The result of Merino López [Lop97] implies that Theorem 1 is true for undirected graphs. An undirected graph can be considered as an Eulerian digraph by replacing each undirected edge with two endpoints and by two reverse directed arcs and satisfying and . With this conversion it makes sense to call an Eulerian digraph undirected if for any two vertices of we have . The following known result is thus a particular case of Theorem 1, for the class of undirected graphs.
[Lop97] Let be the set of all recurrent configurations with respect to some sink . If is an undirected graph (defined as a digraph) then , where is the Tutte polynomial of and for any .
In the rest of this section we work with an Eulerian digraph . In order to prove Theorem 1, we consider the following natural approach. Let and be two distinct vertices of . We denote by and the sets of all recurrent configurations with respect to sink and , respectively. We are going to construct a bijection from to such that for every . Note that it follows from [HLMPPW08] that . In order to work on the CFG with respect to different sinks, we introduce some clear notations.
For a digraph , let denote a configuration that assigns a number of chips to every vertex, i.e., a map . In order to discard the number of chips stored in the sink , we introduce the notation , which is the map restricted to the domain . We denote the configuration obtained by stabilizing with respect to the sink . The operator can be applied to or and gives respectively a configuration or (note that since two operators and commute).
It follows from Lemma 1 that the configurations and are well-defined and unique. See Figure 5 for an illustration. A basic trick will be to stabilize according to a sink , choose a number of chips to assign to , and then stabilize according to another sink . Let us already state notations for this purpose.
Basically, we will add chips to the sink , so that it becomes firable. We therefore define as the configuration such that if and . Note that we will always apply this operator to a configuration on which the sink is specified.
Similarly, denotes the configuration where we put plus extra chips on , i.e. such that if and . Obviously, .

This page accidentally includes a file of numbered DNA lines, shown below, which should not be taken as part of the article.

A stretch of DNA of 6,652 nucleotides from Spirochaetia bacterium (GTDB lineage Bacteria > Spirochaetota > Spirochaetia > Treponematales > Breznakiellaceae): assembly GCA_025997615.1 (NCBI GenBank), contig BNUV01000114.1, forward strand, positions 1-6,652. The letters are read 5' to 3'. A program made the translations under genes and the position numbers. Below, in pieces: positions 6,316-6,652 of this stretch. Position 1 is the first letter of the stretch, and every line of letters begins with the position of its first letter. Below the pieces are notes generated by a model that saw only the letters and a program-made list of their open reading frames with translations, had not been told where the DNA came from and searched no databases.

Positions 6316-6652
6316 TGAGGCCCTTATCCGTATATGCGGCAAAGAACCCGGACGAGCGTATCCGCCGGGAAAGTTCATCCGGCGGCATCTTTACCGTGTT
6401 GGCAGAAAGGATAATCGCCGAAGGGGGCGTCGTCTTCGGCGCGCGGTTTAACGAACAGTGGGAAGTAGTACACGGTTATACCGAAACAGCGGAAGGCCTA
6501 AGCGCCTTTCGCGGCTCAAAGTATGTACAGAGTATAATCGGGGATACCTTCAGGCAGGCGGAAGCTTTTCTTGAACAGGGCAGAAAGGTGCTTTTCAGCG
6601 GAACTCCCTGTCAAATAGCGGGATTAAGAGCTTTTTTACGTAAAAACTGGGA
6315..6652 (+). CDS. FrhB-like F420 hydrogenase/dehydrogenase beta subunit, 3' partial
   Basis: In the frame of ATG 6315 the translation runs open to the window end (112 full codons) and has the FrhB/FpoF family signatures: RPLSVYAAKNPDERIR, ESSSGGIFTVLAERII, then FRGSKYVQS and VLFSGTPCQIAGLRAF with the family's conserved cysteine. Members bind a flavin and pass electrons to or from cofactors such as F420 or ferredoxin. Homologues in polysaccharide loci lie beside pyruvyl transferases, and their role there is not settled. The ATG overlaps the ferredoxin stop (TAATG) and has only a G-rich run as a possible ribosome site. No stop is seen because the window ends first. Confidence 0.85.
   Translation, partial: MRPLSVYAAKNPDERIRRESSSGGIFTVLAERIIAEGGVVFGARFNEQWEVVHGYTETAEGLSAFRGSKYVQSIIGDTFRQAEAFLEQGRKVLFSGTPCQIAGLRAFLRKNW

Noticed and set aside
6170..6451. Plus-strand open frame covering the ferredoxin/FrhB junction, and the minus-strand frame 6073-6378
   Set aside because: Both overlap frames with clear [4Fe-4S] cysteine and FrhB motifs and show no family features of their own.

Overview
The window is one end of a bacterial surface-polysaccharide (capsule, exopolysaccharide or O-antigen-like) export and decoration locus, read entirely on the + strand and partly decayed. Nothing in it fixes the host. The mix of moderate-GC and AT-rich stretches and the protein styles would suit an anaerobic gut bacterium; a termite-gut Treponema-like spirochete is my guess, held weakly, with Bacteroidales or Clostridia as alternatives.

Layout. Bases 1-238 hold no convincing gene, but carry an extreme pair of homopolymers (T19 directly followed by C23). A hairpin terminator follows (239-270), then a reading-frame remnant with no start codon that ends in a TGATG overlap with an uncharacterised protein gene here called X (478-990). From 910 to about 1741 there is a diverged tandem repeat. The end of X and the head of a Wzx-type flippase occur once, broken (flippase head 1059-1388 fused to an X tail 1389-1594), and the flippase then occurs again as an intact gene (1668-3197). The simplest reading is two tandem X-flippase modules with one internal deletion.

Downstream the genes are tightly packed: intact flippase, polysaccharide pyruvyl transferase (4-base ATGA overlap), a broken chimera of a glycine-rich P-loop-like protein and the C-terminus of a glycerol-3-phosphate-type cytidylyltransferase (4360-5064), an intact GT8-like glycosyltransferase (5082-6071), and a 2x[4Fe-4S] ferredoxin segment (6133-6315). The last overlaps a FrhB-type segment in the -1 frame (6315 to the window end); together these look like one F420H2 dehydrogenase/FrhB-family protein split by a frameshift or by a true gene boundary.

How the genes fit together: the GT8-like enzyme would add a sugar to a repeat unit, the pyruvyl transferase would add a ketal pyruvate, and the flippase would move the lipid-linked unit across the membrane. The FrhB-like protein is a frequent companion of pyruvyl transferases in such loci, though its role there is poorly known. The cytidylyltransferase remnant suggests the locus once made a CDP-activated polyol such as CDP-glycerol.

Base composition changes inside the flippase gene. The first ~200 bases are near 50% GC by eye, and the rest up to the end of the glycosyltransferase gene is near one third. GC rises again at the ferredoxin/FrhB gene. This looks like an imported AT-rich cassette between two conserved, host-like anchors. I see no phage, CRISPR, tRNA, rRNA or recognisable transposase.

The sum of chips we are interested in may be applied to a configuration or , and is defined as .
The map is based on the following property, which describes the construction of a configuration belonging to from a configuration of . Note that the configurations of (resp. ) have type (resp. ) and are therefore denoted (resp. ). The procedure is straightforward: given a stable configuration of , we add chips to the sink and then stabilize according to the sink . The resulting configuration, restricted to , belongs to .
Let , then . Moreover, .
Since the concept of this lemma is at the heart of the construction of the map , we give an illustration of the claim before going into the details of the proof. We consider the Eulerian digraph given in Figure 1 with and . Figure (a)a shows a recurrent configuration with respect to sink . The configuration is given in Figure (b)b. Figure (c)c and Figure (d)d show and its restriction to . Using the Burning algorithm, one easily checks that the configuration in Figure (d)d is indeed recurrent with respect to sink .
Proof of Lemma 7.
We will once again use Lemma 5 (the Burning algorithm), which provides a firing sequence associated to a recurrent configuration of , that we will manipulate to built a firing sequence associated to a recurrent configuration of . In , only is firable, and after firing it, we will use the firing sequence leading back to , provided by Lemma 5.